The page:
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Lines & Angles

This week we started our geometry unit.  I like to save geometry for second semester.  It is a great reprieve from all of the multiplication and division practice!  

We started by learning about a point, line, ray, and line segment.  I introduced each item with a movement, and then we practiced, and practiced, AND PRACTICED.  My kiddos love taking turns being the “leader”.  

Angles were next on the agenda.  I introduced angles in a similar way.  First, we used our arms to create the angles and to get out of our seats.  Then we moved to our interactive notebook.  After developing a definition for each angle as a class, the students wrote the definition and drew an example in their notebook.  You can find the angles flip book HERE.

We also did a fun name activity with angles.  It was really nice outside that day.  For some reason I thought it was a good idea to pull out the glitter...I was wrong.                                                This glitter gives me anxiety!  #alltheglitter                                                                                                                                                                              

I used the angles sort as a quick, informal assessment to see where my kiddos were before moving on to the next skill.  

Click HERE to grab the angle sort and 5 in a row game as a freebie from my tpt store.

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Phonics for BIG KIDS

Phonics instruction can be tricky for older students.  When I taught first grade it was a natural part of our guided reading time.  The lower level text allowed for more opportunities to incorporate phonics instruction.  My third grade students desperatly NEED phonics instruction.  They need to work on the same skills my firsties did, but at a higher level.  As a result of this need, Phonics for BIG KIDS was born.

There are four components to our phonics routine: Assessment, Word Work Lesson, Interactive Notebook & Game.  Below you will find a short blurb about each component of instruction.

Prior to beginning instruction, I give each student in my group a quick assessment.  It is a list of 30 words that focus on the specific skill that we will be focusing on.  This gives me a baseline to track their progress.  At the end of the week I give them the assessment again to track progress.

 Word Work Lesson 
At the beginning of the word work lesson I give each student their laminated “Working with Words” mat and the word parts needed.  I laminate this mat to use it as a dry erase board.  I follow the script, “Find the word parts to create the word ________.”  After they create the word, they then match it to the picture and write the word with a dry erase marker on their mat.  I do that for all eight words.  I also put students in small groups where they each take a turn pretending to be the “teacher”.  

Interactive Notebook
I love incorporating interactive notebooks into my instruction.  It is a great way to reinforce what we just practiced.  There are three interactive notebook activities included for each skill.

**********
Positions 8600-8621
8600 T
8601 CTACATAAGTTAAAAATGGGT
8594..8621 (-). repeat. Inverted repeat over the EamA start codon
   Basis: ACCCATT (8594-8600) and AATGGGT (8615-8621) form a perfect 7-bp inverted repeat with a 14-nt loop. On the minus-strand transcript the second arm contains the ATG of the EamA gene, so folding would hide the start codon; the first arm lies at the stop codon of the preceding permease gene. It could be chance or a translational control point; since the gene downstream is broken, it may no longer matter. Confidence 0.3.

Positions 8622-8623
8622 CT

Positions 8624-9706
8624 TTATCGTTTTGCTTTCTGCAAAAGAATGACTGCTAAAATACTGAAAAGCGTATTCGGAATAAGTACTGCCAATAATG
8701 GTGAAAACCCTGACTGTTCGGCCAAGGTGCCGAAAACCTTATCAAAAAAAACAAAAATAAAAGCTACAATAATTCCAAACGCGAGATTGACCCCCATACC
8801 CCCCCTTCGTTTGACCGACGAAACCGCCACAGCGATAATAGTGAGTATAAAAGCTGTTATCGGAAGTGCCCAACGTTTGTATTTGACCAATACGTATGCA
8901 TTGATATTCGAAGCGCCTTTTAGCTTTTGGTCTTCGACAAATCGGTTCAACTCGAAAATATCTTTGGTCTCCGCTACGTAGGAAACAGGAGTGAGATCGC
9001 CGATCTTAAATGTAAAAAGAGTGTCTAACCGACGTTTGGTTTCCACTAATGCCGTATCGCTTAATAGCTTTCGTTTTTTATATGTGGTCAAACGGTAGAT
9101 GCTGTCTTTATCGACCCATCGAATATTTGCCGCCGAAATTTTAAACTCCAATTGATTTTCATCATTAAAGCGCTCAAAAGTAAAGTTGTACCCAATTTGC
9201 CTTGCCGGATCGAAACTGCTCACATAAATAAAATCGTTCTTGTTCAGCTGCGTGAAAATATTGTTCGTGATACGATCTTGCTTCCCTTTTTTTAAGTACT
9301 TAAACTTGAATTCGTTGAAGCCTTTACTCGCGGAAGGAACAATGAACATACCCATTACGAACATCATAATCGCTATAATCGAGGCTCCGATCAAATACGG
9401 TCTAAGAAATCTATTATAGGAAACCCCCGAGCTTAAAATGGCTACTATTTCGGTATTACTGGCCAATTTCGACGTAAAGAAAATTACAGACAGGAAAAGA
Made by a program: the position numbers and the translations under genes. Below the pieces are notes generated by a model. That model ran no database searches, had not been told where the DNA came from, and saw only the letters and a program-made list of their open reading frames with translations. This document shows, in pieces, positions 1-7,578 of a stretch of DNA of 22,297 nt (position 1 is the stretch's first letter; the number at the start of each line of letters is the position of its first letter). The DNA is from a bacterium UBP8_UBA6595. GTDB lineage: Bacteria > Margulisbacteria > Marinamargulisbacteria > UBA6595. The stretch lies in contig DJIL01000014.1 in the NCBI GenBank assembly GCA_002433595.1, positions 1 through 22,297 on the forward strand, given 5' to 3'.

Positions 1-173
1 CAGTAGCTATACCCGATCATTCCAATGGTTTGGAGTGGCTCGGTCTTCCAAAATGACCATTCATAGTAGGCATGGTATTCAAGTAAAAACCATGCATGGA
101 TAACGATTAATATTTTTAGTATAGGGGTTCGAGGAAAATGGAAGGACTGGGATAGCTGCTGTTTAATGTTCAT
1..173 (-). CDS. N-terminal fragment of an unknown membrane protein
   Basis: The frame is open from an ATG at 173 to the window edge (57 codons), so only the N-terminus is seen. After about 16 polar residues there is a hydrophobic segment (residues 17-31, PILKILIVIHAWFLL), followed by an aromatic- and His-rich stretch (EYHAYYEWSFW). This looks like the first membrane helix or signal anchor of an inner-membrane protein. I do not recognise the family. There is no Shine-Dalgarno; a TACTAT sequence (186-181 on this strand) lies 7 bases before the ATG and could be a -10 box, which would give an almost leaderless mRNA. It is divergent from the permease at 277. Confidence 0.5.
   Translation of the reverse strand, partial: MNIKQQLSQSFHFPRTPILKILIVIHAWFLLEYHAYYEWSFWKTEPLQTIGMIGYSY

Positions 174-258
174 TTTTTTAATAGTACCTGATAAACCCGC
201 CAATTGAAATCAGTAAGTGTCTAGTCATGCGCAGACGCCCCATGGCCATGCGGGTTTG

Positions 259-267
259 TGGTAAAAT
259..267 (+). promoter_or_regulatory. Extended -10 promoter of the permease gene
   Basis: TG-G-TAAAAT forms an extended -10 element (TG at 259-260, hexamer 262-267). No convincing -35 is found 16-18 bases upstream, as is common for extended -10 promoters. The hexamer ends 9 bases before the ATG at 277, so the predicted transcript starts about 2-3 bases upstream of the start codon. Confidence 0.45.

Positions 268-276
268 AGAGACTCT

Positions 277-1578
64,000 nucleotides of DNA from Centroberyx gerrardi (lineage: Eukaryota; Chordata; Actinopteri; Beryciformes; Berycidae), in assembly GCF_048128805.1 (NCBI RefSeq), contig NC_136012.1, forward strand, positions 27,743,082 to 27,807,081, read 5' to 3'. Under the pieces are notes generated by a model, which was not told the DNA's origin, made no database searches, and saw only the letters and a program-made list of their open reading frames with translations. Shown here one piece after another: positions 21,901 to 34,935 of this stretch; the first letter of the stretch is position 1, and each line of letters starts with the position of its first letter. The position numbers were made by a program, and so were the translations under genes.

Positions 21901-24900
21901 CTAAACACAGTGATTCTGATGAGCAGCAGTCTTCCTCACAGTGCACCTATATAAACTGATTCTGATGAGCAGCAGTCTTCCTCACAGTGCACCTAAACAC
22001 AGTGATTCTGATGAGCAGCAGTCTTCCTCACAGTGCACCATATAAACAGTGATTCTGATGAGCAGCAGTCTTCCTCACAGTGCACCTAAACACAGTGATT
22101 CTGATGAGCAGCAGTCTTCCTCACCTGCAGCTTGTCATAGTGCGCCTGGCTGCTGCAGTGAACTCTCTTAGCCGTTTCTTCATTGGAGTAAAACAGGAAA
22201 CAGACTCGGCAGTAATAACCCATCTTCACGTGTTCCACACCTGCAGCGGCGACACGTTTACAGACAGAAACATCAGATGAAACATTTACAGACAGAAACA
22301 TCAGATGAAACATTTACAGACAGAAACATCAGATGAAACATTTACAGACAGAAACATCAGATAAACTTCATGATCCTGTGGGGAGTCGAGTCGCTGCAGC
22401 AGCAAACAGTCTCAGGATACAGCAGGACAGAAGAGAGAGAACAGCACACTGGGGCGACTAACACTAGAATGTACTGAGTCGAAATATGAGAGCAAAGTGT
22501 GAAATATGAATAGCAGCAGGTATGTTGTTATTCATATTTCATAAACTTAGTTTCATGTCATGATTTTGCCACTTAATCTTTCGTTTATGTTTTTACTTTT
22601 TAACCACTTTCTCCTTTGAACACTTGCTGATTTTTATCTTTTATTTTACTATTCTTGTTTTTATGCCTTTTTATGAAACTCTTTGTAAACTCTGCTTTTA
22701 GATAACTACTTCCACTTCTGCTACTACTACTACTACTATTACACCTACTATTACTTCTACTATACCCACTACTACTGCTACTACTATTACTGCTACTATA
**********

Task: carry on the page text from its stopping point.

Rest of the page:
The demonstration cards are used to provide an example for each word included in the lesson.  You could also use these cards for sorting, playing memory, Go Fish, etc.  I use them for many more things that just demonstrating, depending on the level of students that I am working with. 

I would LOVE to see how you do phonics with your big kids.  Tag me on Instagram @thecrazyschoolteacher with the hashtag #phonicsforBIGKIDS.

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Sight Words -- Captain Word Whiz!

Let’s face it, sight word instruction can be very boring, but it is crucial for our kiddos. I’ve tried a million ways to “spice up” sight word instruction and there hasn’t been anything that I felt truly motivated my students until Captain Word Whiz.  Here is how it works


The key to success to any sight word program is organization.  Take the time to make the copies and get organized for the entire school year and you will not regret it!  I copy and staple all of the lists and organize them into file folders. 

At the beginning of the year I assess my students on their sight word knowledge and assign them to the appropriate word whiz list.  Each list has 25 sight words on it.  For example, if Reagan knows the first 58 sight words, I would place her on list three.  Note:  She will not become Captain Word Whiz for list one and two, ONLY after she has successfully completed list three.

Let’s Practice!
My students keep their lists in their binders or folders that go home with them every day.  I give my students the opportunity to work on their words during daily 5 and I also assign sight word practice as homework every night.

Quiz Time!
Each morning, I orally quiz each student on one page of their list.  Once they have mastered the full page of five words, I whole punch next to each word.  When they have mastered the entire booklet, the whole class sings a superhero tune and I announce “Reagan Word Whiz!” while my teacher helper brings the cape over for the new word whiz.  The kids go crazy with excitement!  I then give the Word Whiz his or her certificate and they put it on the board for the day.  I allow the Word Whiz to wear their cape in the classroom all day and take a picture to post on our classroom website. 

There you have itI hope your kiddos enjoy it as much as mine have!

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